Ongoing experimental evaluation of the so-called next generation bed nets (bi-treated nets with pyrethroid and non-pyrethroid insecticides) will greatly expand the model’s power to predict how new net treatments perform, and determine whether they are best deployed alone or in combination.

Recently, an expanded version of the model was used to evaluate a range of novel bed net designs, and rapidly identified the best of seven candidate(s) [38]. The rapid process means the new design will be evaluated in initial trials in sub-Saharan Africa in early 2021. This research demonstrates that simple models of mosquito flight around bed nets can assist in enabling rapid assessment of novel vector control tools.

Availability of data and materials

Results and data materials available from authors on request.


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This research was funded by the UK Medical Research Council (MRC) and the UK Department for International Development (DFID) under an MRC Confidence in Concept award (MC_PC_13069) and the Bill & Melinda Gates Foundation (BMGF OPP1159078).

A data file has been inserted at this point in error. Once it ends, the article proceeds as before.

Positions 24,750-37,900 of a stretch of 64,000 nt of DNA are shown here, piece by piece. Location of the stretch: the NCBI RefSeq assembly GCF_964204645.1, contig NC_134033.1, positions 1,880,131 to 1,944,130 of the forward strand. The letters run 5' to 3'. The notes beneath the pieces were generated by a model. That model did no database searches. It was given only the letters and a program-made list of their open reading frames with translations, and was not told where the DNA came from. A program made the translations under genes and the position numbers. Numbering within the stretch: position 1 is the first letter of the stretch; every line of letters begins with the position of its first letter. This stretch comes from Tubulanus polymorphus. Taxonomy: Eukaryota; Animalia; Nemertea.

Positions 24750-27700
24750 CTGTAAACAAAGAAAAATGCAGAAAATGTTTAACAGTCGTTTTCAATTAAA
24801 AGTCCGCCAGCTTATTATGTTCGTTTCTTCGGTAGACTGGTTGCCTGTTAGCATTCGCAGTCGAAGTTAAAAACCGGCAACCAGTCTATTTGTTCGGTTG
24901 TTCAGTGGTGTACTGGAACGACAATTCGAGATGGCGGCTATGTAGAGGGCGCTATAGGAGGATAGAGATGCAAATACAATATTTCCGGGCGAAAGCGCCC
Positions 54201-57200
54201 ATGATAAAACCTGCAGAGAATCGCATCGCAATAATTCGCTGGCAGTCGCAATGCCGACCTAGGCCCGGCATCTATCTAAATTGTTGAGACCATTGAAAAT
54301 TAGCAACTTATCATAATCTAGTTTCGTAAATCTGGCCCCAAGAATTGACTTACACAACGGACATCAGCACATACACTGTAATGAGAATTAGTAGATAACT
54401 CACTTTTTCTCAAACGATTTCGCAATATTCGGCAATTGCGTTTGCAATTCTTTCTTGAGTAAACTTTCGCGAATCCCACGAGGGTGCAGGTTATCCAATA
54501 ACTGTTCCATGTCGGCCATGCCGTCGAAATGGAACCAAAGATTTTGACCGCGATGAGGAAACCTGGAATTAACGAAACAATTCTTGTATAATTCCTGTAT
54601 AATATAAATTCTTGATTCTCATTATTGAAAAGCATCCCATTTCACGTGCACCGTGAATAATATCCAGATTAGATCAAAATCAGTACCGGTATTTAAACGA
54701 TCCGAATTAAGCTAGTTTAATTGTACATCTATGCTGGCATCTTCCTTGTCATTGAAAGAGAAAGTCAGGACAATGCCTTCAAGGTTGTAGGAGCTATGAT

Author information




JJ Designed and implemented the model and wrote the manuscript. GPDM Conceived the model, performed video tracking experiments and edited the manuscript. PJM Obtained funding, supervised the project, wrote and edited the manuscript. All authors read and approved the final manuscript.

Corresponding author

Correspondence to Philip J McCall.

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Supplementary Information

Additional file 1.

Figure transition function. Schematic flowchart of mosquito behaviour transition function.

Additional file 2.

Model Parameter Selection. Virtual mosquito turn angle (RA parameter) affects foraging and occupancy behaviour and flight path tortuosity. Top Figure illustrating how RA parameter affect arena occupancy and flight path tortuosity. Bottom Figure showing individual effects of SA and RA parameters on sensing the attractant plume. A general description of model parameter selection follows.

Additional file 3.

Chart flight tortuosity. hart showing effect on flight path tortuosity of the RA parameter. A description of how the flight path tortuosity metric is calculated.